When I First Tried to Change

I knew that I wasn’t providing the best, most stable and loving environment possible. I wanted to do better.

I implemented exercises to increase my self awareness and self control. I outlined my values, and implemented strategies to stick to them. I got on the right path and still regularly reflect upon my hopes and dreams for my family to make sure my actions are in line with them. I finally took my job as a parent seriously and gave it the attention it deserved. I developed a way to go from angry and anxious to self regulated and empowering. And it worked!

But! One of the strangest things I noticed after becoming a more skillful parent was that I didn’t immediately feel better. In fact, there were times when it still felt really hard…and even felt like it was the wrong thing to do. This confused me. Where was the pay off? Why didn’t I feel good, why didn’t this feel right?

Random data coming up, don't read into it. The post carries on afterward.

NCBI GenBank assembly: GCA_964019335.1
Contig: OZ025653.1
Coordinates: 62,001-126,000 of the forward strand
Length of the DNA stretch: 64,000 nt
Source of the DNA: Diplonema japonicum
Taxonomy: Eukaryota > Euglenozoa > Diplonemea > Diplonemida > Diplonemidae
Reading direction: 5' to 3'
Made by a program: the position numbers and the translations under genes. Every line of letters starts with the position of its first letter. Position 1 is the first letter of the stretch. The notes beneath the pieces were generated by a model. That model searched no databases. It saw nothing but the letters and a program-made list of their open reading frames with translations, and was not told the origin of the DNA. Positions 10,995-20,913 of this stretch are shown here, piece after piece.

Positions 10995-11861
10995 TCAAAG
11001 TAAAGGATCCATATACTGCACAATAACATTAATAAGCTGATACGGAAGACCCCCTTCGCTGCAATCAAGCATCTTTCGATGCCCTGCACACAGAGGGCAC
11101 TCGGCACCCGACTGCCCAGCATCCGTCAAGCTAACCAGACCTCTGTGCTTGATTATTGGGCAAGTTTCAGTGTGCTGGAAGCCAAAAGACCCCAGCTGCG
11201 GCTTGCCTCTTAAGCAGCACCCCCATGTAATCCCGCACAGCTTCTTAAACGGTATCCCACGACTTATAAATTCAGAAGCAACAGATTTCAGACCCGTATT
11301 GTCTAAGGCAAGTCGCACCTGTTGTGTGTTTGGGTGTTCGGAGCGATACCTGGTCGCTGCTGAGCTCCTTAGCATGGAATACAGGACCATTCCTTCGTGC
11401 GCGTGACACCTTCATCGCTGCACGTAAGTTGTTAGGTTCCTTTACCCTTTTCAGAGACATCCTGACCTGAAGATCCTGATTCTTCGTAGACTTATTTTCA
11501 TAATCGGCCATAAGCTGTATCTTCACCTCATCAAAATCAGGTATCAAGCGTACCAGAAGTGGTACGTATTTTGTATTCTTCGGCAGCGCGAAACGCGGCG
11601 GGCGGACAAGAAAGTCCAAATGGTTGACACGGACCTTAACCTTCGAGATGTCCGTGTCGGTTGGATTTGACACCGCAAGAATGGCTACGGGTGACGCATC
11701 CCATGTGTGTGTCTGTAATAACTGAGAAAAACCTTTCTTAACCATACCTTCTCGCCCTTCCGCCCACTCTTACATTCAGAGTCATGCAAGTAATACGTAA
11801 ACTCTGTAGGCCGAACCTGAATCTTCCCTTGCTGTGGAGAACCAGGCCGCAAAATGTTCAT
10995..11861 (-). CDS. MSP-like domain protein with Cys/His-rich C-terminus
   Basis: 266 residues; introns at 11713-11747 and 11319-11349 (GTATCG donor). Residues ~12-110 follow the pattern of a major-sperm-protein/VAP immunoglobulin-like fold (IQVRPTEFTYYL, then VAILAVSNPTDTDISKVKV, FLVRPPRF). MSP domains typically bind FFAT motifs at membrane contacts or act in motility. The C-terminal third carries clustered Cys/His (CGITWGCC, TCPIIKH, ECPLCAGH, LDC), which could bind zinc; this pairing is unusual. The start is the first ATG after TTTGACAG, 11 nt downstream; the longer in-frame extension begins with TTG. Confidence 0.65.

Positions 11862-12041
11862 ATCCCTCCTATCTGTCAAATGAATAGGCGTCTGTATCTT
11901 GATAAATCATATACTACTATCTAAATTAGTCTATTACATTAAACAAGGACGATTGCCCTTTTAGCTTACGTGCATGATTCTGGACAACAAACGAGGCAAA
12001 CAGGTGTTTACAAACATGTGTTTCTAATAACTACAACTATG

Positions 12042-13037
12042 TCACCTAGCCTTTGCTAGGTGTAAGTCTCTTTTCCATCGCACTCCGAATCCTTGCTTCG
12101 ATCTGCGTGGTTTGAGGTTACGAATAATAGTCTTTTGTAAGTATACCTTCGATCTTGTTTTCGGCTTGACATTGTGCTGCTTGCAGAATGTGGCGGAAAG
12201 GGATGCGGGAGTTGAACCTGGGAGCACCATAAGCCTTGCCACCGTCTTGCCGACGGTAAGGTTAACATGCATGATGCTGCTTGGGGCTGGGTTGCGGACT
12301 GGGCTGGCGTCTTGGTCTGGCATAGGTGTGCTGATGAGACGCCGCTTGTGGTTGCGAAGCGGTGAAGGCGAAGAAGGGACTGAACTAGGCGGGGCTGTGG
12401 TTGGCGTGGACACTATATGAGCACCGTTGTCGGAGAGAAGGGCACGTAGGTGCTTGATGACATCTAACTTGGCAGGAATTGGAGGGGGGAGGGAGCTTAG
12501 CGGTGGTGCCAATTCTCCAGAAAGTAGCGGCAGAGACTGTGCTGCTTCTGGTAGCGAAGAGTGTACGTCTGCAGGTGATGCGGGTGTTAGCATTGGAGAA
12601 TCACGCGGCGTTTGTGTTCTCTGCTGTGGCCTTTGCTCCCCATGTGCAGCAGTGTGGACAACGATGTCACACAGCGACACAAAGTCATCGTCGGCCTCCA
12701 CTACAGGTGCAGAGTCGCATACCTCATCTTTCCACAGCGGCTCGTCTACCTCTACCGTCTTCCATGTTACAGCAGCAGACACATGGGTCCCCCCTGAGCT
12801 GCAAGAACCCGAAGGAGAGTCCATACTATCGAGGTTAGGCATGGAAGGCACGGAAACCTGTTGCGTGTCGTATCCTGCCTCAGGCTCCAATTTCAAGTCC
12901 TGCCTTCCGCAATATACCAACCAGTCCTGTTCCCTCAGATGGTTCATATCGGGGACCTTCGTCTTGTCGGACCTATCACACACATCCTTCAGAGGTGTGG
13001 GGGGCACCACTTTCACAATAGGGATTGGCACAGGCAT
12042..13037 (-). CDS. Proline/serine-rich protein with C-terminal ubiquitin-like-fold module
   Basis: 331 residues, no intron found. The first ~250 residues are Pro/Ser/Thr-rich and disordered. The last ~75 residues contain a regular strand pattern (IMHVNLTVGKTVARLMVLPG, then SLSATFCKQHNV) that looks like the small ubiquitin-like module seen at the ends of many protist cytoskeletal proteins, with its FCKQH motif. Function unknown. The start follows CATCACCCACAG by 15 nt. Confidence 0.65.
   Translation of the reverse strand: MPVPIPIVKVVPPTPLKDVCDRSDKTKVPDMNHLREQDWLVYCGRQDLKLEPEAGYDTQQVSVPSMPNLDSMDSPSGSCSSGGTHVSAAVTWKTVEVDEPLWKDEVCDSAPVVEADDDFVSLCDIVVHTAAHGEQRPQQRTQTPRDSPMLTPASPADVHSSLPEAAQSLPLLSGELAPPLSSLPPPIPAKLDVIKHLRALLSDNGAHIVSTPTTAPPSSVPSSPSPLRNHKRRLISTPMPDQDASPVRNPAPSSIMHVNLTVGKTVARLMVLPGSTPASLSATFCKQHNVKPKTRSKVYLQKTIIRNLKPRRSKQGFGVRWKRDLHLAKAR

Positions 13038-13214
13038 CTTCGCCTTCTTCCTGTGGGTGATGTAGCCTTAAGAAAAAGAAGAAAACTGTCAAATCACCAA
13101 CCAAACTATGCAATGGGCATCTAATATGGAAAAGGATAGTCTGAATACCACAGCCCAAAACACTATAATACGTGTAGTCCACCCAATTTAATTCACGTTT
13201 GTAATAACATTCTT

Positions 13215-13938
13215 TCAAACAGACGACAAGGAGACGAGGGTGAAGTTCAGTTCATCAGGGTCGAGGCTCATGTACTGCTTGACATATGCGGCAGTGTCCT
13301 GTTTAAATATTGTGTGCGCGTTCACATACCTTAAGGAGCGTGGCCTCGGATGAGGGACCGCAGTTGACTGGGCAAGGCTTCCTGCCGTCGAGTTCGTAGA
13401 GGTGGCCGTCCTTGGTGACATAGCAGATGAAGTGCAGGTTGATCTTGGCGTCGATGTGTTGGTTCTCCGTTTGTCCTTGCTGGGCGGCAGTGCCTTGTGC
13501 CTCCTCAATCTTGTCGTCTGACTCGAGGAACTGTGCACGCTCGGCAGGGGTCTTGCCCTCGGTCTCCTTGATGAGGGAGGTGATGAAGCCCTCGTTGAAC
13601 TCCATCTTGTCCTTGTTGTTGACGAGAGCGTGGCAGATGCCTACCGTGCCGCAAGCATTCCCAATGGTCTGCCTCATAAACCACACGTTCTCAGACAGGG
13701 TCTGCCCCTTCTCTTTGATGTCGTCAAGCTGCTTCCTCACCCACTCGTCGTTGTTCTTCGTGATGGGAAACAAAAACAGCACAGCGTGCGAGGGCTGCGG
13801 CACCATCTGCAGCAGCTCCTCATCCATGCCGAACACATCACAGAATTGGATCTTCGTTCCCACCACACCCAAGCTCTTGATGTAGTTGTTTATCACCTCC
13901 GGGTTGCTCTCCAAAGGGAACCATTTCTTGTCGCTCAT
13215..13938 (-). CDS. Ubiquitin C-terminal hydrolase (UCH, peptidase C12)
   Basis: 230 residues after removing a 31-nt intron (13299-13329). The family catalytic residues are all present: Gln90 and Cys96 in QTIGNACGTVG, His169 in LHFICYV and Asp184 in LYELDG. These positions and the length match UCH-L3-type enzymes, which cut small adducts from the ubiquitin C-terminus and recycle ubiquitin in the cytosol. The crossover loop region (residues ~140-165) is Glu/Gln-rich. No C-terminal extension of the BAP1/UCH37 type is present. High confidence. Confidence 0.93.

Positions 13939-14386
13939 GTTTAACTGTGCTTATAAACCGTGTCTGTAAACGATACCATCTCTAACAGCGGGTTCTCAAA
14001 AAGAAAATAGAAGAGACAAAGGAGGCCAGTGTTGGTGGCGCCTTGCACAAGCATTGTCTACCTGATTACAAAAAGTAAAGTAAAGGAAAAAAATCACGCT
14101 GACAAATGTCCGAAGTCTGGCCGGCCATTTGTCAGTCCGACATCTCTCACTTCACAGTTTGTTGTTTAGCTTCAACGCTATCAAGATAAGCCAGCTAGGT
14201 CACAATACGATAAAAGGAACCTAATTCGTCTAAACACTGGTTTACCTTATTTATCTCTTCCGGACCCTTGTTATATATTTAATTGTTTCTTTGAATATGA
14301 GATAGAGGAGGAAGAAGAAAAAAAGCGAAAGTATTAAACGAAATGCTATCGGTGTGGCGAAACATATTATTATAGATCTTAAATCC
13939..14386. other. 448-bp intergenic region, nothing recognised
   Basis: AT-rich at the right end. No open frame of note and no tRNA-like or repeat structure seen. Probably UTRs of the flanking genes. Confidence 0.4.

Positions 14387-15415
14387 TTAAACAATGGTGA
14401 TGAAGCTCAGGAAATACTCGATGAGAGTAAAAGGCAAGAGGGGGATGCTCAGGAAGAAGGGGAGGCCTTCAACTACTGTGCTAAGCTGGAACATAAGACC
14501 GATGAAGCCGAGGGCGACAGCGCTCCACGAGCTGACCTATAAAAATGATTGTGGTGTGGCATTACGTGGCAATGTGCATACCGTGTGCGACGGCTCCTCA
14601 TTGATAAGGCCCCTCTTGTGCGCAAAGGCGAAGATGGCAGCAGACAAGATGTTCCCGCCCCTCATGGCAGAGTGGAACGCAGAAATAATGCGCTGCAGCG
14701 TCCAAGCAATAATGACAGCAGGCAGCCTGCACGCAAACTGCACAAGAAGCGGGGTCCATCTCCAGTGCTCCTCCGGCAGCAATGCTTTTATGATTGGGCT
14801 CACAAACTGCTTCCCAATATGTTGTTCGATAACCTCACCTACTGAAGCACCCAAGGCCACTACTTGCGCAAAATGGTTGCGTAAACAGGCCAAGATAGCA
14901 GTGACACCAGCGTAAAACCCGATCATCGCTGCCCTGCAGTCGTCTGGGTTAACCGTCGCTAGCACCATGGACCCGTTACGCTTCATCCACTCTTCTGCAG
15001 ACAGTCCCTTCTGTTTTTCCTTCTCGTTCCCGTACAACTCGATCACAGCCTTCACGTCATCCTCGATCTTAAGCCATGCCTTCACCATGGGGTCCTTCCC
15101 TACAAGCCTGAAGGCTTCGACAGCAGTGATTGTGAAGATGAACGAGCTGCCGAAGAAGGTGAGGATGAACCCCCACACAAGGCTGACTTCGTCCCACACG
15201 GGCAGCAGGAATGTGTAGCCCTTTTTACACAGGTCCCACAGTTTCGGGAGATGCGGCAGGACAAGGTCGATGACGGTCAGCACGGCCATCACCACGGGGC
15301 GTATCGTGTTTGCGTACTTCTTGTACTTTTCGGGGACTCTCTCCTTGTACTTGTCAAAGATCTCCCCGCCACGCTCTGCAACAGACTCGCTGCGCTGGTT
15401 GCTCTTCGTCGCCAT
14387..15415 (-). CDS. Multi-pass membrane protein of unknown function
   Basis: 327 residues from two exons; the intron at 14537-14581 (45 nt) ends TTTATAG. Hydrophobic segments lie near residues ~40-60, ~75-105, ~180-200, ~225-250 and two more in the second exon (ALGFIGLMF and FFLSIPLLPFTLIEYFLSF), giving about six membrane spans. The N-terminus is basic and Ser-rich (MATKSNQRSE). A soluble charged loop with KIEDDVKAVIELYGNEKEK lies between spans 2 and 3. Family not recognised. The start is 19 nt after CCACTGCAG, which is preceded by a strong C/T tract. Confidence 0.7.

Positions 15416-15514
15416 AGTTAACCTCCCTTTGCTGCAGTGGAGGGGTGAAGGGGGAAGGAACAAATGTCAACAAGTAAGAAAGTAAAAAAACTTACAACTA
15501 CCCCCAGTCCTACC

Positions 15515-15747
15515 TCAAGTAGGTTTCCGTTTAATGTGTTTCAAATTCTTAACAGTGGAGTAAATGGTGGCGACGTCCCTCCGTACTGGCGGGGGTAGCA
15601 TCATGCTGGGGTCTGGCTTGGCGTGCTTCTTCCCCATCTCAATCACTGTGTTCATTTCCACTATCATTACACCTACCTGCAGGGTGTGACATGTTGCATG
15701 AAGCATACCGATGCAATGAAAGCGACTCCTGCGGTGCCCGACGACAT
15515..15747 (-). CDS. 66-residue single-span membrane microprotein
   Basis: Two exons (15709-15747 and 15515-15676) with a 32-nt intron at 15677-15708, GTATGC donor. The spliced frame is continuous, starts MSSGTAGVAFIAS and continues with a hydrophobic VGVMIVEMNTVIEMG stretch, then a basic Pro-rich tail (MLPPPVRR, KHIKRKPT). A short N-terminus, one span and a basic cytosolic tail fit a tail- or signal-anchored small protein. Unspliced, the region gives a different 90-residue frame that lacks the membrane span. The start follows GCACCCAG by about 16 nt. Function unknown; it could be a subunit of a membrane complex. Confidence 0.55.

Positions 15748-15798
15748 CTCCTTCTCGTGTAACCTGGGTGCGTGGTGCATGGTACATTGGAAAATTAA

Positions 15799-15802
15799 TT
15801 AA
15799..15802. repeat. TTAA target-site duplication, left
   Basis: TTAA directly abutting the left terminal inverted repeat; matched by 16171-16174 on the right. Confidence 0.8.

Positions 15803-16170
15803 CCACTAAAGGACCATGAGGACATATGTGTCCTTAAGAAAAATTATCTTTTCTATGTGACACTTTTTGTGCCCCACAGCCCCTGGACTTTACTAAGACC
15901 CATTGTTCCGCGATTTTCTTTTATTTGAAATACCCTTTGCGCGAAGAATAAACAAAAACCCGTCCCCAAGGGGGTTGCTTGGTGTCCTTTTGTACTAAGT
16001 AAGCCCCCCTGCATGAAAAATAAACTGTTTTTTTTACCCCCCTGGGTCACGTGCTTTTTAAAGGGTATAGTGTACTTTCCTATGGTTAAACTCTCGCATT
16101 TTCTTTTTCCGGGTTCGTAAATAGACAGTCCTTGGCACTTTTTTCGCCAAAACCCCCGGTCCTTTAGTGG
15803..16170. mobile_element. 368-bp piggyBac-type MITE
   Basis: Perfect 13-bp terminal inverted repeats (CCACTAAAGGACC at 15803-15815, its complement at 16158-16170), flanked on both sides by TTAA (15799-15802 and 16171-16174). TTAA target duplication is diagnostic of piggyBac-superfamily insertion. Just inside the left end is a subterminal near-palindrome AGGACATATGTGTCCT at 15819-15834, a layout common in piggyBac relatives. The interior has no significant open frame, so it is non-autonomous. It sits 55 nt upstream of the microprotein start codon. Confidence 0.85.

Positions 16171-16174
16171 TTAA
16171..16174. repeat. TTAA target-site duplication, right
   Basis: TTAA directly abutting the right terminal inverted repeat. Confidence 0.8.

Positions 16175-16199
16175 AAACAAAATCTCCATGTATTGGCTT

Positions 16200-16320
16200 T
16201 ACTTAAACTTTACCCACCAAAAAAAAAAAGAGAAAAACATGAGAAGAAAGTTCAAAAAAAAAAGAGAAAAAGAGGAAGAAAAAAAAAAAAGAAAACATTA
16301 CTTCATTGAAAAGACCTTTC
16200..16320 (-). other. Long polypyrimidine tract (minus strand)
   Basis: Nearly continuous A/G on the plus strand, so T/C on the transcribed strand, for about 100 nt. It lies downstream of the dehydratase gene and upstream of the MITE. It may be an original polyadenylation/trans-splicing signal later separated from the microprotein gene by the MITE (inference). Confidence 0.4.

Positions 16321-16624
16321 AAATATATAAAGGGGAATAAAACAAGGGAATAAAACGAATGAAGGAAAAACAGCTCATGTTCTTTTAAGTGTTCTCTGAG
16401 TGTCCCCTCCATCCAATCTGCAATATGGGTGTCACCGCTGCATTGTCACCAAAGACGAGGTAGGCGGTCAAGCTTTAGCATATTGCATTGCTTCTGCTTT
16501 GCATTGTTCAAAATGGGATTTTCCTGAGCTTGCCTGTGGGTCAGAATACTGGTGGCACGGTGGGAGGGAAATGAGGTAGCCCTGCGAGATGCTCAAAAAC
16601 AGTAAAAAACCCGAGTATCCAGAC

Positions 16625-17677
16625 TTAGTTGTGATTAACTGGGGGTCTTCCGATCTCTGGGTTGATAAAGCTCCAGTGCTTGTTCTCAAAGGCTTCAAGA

I want to call attention to something. There is a kind of satisfaction that comes when we give in to our triggered urges. I don’t want to hide this away. I want to get it out in the open and diminish its power. So, I’ll admit that sometimes it felt really “good” to loose control and let it all fly. Staying in control didn’t feel as “good” as loosing it. When this happened I would question why it was that I even wanted to change.

When I first started getting control of myself and acting more like an adult, I really was confused. I was doing the right thing. But strangely it felt incomplete. The truth is not that “loosing it” feels genuinely good. It’s more like “loosing it” feels similar to giving into a lustful urge. It’s a big rush, in the moment, not a sense of lasting satisfaction.

This rush is what you get from satisfying an intense negative emotion, not from making a good decision. It’s what happens when you give into the hurtful programming that lies within in you. This is the distinction that helped me understand, and helped me to keep choosing the right way.

This is an FYI to those parents trying to leave behind an aggressive/impulsive style of parenting. It’s not all high-fives and recognition. Changing my parenting behavior was hard, and it’s still hard. There are no, magic bullets, but there is support, little victories, and others who share your journey.

Interested in Change?

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